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DECATUR โ€“ Atiyana Chism's grandmother has a garden, and she has helped work in it, so when Camp Discovery's day included a visit to the Mercy Gardens at Good Samaritan Inn, the soon-to-be Eisenhower High School freshman knew what that would entail.

โ€œI just wanted to get some different experiences,โ€ Atiyana said of her reason for signing up for the camp.

Camp Discovery is one of three kinds of camp offered by the Decatur School District in the summer. Camp Connections is for students in kindergarten through sixth grade and focuses on academic achievement and growth in a hands-on way. Camp Discovery, for middle school students, focuses on experiences. Last week, for example, campers learned about art and tried their hand at it. This week the focus is food, cooking and gardening. SMASH Sr. and Jr. are for gifted students.

Cindy Jackson, operations manager for Good Samaritan Inn, took the kids on a walk around the garden plots that help supply the kitchen for the facility, which offers meals to economically disadvantaged people, job skills training and work experience. One of those plots accidentally provides nourishment to some needy wildlife.

โ€œYou see that shed there?โ€ Jackson asked, pointing to it. โ€œA family of groundhogs lives under it, father, mother and four babies. We used to have lettuce and cabbage in the area over there and they just decimated it. So we we left it to grow wild, hoping it would keep the groundhogs busy. We call it our sacrificial plot for the groundhogs.โ€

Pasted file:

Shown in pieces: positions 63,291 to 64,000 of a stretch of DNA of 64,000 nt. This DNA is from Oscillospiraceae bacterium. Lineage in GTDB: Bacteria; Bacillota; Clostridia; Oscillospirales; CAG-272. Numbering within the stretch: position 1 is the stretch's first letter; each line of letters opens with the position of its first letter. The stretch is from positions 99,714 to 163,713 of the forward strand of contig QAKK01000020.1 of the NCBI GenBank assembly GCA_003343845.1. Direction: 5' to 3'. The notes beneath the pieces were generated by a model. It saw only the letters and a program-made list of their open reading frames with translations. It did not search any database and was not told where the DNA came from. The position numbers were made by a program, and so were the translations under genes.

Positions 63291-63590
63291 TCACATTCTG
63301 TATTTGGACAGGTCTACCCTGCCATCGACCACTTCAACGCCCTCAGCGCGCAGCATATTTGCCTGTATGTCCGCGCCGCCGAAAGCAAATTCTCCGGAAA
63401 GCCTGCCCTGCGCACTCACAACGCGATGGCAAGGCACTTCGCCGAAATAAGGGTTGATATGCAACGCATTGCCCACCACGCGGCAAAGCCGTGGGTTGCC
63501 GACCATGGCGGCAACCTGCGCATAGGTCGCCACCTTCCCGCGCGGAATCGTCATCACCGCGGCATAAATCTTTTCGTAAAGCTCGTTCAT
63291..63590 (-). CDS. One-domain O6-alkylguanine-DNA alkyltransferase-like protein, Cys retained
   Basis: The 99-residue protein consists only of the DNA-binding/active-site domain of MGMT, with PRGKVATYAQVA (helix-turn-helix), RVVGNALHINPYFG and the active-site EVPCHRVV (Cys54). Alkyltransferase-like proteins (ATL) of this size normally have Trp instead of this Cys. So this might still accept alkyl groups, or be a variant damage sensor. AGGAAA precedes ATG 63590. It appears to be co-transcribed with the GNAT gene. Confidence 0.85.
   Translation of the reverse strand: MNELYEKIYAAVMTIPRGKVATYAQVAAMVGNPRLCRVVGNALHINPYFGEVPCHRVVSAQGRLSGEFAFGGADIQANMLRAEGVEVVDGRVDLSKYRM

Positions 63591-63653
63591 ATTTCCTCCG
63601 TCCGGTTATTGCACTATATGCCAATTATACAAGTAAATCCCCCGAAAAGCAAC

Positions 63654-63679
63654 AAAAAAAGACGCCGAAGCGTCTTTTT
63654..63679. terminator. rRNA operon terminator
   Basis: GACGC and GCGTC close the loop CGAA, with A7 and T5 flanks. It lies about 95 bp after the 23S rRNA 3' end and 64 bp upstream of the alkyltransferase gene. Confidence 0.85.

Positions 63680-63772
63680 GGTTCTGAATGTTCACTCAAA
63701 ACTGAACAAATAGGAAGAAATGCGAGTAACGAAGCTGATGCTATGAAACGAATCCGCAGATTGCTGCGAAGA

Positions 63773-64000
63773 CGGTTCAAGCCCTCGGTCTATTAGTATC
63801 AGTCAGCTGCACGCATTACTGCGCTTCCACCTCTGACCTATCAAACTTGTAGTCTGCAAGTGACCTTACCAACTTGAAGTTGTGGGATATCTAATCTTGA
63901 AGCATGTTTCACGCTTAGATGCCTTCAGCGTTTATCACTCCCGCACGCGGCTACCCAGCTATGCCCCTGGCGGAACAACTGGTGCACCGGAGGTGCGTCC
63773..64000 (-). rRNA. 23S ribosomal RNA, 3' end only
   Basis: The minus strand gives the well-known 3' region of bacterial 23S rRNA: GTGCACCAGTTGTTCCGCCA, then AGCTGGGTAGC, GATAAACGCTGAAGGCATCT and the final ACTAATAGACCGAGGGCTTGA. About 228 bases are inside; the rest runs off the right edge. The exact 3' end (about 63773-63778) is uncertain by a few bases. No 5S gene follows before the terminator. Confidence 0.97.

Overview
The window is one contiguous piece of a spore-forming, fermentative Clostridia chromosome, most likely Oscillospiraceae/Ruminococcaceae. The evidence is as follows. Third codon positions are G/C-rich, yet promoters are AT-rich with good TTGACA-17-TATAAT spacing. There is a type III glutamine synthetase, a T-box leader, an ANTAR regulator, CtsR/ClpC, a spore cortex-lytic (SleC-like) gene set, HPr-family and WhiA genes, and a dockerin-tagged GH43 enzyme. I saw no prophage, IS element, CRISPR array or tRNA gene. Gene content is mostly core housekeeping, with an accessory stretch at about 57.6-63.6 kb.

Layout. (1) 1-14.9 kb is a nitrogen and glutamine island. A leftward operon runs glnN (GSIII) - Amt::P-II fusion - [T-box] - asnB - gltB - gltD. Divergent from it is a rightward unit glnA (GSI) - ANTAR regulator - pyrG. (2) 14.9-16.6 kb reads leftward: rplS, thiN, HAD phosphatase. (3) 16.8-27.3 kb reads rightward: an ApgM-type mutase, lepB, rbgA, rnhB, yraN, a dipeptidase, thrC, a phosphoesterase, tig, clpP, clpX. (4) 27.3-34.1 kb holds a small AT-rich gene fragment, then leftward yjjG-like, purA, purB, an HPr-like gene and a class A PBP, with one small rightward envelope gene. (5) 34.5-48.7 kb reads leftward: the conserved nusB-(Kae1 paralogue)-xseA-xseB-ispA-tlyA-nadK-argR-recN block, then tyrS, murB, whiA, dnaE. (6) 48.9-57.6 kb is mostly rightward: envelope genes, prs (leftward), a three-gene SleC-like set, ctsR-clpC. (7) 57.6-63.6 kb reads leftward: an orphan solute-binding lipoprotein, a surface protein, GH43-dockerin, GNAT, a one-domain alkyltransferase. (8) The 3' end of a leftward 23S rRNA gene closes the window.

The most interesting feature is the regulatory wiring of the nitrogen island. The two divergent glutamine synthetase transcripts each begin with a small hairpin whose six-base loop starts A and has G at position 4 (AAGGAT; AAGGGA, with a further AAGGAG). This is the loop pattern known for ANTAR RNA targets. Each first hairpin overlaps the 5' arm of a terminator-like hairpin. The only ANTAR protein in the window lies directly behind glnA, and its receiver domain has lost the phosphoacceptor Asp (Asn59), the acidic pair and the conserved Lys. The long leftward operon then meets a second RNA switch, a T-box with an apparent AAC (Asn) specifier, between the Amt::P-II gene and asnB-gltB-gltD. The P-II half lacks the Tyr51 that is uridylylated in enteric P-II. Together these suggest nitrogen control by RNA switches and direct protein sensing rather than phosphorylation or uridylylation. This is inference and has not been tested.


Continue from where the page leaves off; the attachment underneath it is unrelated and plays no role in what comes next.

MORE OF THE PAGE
Good Samaritan is in the Old Kings Orchard Neighborhood, and that inspired another plot, Jackson said when she took the kids to see that one. When Decatur was a new community, the neighborhood now known as Old Kings Orchard was where a man named Dr. King lived and was on the outer fringe of Decatur then.

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โ€œWhen Staley's came into town and ADM started hiring so big, people started moving into this neighborhood,โ€ Jackson said. โ€œAs they moved here, Dr. King noticed there were people here from all different areas of the community, but they didn't really know each other. So, he started installing some of these orchards. The neighbors then came together to care for the trees and harvest the apples, and it really began to form a fellowship area for them to get to know each other and know who they were living next to.โ€

Good Samaritan has planted apple, peach and pear trees in its orchard and this will be the first year the trees have borne apples, she said. It takes three years from planting to the first apples and while it won't be a big crop, the hope is that the trees, like the other gardens and the greenhouses, will supply the kitchen at Good Samaritan and nourish those who come there.

Most of the garden plots used to be the sites of houses that were unoccupied and torn down, Jackson said, including the orchard. When a house is torn down, the water service is removed, making it difficult to keep the gardens watered. That was most crucial in the orchard. Ameren installed rainwater collecting troughs and a solar-powered pump that directs the rainwater to the trees for irrigation.

After the tour, the students were divided into two groups, one to visit the greenhouses and learn how they work, and the other to assist in some of the garden work.

One of the tasks was to cover the ground with black plastic, shovel dirt on the plastic to keep it in place, and cover it with straw to prevent weeds from growing. Brakyia Clark, who will be in seventh grade at Thomas Jefferson Middle School in the fall, readily volunteered to help when some of the other kids were hesitant.

โ€œI've never done anything like this before,โ€ she said. โ€œI'm learning something new.โ€

Contact Valerie Wells at (217) 421-7982. Follow her on Twitter: @modgirlreporter


Education Reporter

Education reporter for the Herald & Review.

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